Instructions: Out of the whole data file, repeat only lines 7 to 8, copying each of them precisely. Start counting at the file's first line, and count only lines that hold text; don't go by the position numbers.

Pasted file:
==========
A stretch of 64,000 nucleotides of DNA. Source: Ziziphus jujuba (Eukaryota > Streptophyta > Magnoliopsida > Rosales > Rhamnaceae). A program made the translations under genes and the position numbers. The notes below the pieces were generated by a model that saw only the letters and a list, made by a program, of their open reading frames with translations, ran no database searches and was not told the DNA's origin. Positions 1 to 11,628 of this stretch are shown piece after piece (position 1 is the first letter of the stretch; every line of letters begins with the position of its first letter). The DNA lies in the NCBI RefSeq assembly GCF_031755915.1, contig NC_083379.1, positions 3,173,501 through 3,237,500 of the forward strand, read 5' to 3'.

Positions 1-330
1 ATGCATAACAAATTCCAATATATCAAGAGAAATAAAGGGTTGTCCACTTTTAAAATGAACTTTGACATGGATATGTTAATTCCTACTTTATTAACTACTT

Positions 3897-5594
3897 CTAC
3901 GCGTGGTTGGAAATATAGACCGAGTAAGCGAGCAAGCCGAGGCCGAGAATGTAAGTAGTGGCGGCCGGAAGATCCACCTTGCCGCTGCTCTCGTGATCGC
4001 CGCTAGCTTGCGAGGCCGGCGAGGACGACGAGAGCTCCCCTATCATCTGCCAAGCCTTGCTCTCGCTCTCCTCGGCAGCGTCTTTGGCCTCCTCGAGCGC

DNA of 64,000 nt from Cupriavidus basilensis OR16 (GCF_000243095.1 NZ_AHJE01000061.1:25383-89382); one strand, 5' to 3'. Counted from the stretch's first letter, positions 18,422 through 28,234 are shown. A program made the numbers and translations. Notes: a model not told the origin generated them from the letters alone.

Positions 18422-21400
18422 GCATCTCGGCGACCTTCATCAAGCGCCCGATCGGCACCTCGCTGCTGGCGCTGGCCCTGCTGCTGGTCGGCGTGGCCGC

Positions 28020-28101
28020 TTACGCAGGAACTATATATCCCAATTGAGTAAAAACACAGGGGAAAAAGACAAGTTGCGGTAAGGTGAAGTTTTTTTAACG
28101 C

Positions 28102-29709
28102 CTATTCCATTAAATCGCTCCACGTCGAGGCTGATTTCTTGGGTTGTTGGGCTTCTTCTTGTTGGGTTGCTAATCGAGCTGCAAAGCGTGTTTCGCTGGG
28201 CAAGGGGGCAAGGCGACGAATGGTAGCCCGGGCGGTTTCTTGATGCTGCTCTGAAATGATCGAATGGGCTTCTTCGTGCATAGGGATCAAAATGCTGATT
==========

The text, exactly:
4001 CGCTAGCTTGCGAGGCCGGCGAGGACGACGAGAGCTCCCCTATCATCTGCCAAGCCTTGCTCTCGCTCTCCTCGGCAGCGTCTTTGGCCTCCTCGAGCGC

DNA of 64,000 nt from Cupriavidus basilensis OR16 (GCF_000243095.1 NZ_AHJE01000061.1:25383-89382); one strand, 5' to 3'. Counted from the stretch's first letter, positions 18,422 through 28,234 are shown. A program made the numbers and translations. Notes: a model not told the origin generated them from the letters alone.